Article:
and that police work is a man's job. At one point during Minott's
training at the academy, one of her supervising officers, Lieutenant
Durett, who is a woman, commented to Minott and a group of other women
recruits that women are held to a higher standard than men within the
During her training at the Police Academy, one of the instructors told
Minott that her pants were not dark enough even though they were
purchased at an authorized uniform store. Also during this time, she and
other women cadets were required to remove their shirts in the common
waiting room, which was not blocked to males, to receive a vaccination.
Minott found a copy of a racially offensive joke in her mailbox at the
Bus Terminal on February 15, 1995. The commanding officer distributed a
memorandum to the staff on the following day, calling the memorandum to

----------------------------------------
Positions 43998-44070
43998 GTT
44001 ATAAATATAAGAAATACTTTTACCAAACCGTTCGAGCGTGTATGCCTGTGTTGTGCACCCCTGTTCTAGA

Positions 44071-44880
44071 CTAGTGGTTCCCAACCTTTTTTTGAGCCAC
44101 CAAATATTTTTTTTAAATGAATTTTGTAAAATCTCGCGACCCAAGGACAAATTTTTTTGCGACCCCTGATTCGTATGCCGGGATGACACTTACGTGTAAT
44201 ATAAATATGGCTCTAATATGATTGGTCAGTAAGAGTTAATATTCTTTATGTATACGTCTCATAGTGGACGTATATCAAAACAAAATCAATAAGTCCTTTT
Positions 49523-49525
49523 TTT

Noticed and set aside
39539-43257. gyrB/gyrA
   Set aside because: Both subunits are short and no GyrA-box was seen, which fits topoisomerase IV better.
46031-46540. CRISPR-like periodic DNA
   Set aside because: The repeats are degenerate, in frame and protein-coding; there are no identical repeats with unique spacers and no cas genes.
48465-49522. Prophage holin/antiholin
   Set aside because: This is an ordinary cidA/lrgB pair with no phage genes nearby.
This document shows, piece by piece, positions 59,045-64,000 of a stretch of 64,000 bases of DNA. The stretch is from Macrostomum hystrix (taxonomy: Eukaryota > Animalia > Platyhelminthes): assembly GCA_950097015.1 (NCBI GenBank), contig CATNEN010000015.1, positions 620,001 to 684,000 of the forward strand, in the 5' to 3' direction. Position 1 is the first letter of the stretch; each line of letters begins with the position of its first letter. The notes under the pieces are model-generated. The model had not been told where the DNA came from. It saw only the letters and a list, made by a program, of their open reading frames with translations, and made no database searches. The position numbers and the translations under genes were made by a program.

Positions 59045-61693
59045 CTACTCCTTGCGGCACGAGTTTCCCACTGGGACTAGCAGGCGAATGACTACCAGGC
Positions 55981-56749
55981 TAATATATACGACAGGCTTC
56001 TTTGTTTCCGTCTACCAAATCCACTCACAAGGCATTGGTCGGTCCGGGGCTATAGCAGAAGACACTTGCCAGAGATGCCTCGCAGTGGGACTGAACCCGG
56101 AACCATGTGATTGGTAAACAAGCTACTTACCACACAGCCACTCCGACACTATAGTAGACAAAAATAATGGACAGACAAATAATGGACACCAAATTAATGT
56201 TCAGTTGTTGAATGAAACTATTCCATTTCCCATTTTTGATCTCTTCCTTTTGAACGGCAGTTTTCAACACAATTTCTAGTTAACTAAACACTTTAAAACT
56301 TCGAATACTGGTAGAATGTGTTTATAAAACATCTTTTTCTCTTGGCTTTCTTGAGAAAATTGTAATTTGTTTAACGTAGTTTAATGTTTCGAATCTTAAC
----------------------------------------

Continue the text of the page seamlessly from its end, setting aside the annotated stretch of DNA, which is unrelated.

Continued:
their attention and stating that any member of the force involved in such
activity would be subject to disciplinary action.
On September 29, 1995, the EEOC issued a determination that there was
reasonable cause to believe that the Port Authority had discriminated
against female employees with pregnancy-related conditions through its
policies/contract governing the forfeiture of vacation time based on the
use of extended periods of sick leave by those employees.
In a memo dated March 27, 1995, Charles Knox ("Knox"), Director of the
Port Authority Public Safety Department, recommended to the Director of
the Port Authority Human Resources Department that Minott's employment be
terminated based on her ...